You can't be so out of touch as to not know that the wave of mortgage applications last year was largely for refi's. I have the feeling that if you and prime had been at Sutter's Mill in 1848, the conversation would have been something like ...
Sage: "Boy those gold nuggets are real lumpy."
Prime: "And they're going to be real heavy to carry, too."
PS If you really are short this stock -- rather than just hanging out here -- your failure to cover when the stock had made a clear bottom at 34 is puzzling.
My portfolios seem to be up 8.5% ytd. Since this includes a substantial amount of cash, I'd estimate that the return on my stock portfolio is around 10%. Once again, your sympathy is appreciated but misplaced.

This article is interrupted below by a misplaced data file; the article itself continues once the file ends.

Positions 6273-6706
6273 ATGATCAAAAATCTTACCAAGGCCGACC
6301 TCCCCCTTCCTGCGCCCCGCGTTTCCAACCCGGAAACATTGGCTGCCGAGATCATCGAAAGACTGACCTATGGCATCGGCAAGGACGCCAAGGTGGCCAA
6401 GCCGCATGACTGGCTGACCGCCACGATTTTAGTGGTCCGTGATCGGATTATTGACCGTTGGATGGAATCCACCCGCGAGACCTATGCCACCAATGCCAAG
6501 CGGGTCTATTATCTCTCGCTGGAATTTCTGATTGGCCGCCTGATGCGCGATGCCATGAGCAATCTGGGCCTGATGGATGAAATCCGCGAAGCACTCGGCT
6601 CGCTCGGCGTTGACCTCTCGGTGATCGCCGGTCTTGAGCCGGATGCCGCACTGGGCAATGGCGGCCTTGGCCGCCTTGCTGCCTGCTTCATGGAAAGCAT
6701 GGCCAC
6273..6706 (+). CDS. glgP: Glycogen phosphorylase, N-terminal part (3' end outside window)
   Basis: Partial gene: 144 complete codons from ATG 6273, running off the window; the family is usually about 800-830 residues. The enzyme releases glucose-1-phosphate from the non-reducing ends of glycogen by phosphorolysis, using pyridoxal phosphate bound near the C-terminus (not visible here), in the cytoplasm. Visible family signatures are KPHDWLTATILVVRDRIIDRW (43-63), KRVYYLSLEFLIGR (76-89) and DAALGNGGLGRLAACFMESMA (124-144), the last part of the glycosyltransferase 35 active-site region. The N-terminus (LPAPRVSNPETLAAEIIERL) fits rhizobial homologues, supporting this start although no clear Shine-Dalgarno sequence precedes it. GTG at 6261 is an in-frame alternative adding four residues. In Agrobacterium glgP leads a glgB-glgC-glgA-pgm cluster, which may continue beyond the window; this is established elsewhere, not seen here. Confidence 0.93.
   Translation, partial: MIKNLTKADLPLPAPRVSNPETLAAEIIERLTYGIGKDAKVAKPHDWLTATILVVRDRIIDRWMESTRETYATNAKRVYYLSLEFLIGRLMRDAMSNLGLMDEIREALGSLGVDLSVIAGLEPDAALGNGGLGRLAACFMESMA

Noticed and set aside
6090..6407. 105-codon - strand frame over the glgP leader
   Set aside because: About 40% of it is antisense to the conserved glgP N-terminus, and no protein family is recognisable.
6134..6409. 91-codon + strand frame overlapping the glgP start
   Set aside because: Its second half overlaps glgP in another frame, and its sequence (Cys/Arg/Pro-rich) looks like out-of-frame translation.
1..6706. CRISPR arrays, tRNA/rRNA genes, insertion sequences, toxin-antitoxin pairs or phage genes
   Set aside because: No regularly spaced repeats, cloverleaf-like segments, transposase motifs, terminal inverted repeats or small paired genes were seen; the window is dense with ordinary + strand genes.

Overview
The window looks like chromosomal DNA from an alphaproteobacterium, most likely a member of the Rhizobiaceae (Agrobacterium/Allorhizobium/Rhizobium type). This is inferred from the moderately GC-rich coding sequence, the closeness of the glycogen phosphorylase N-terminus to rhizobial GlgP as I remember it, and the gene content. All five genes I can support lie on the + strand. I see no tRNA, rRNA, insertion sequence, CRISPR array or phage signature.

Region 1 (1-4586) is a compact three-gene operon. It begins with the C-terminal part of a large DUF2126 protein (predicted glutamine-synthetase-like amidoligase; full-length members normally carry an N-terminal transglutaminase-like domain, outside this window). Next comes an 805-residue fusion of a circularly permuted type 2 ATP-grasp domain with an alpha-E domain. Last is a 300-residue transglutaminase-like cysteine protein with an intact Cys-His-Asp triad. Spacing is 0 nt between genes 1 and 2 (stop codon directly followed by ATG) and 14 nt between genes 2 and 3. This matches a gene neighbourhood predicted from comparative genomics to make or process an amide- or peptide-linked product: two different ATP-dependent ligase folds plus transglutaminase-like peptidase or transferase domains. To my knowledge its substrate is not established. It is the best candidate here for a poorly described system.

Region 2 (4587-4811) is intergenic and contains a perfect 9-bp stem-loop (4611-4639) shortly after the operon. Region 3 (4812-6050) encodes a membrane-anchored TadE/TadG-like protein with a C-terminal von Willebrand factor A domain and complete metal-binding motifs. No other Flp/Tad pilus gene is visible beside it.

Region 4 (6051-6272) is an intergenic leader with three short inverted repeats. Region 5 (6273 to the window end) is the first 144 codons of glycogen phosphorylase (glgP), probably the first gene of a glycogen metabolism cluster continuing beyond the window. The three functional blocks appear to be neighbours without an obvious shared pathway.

I don't know what forest you're seeing, but since your posts prophesizing financial doom seem to stretch into the distant past, I have to point out that the S&P has more than tripled over the past 6 years. (A costly oversight on your part, I suspect.) As for the particular tree I am watching here, it seems to be looking very healthy today.
Let's try this again: They spent $1.6 billion in February to acquire Shapell. (The deal was made in 2013 but not consummated until 2014.) They announced at the same time that they would sell off about $500 million of these assets. Whether they have yet done so or not should become clearer in the conference call. The Shapell deal was essentially a large bet on the continuing recovery of the California real estate market, which has turned out to be a very canny move. Of course, if Sage was right and they really had frittered away $440 million in cash to earn an extra $80 million, the stock would probably not be rallying. As for my supposed dim wittedness, I have to point out that I bought 2,000 more shares this morning at 35.04 and 35.12 this morning. I expect this to close at 36.50,and as we start getting upgrades, to move toward 40 over the next months.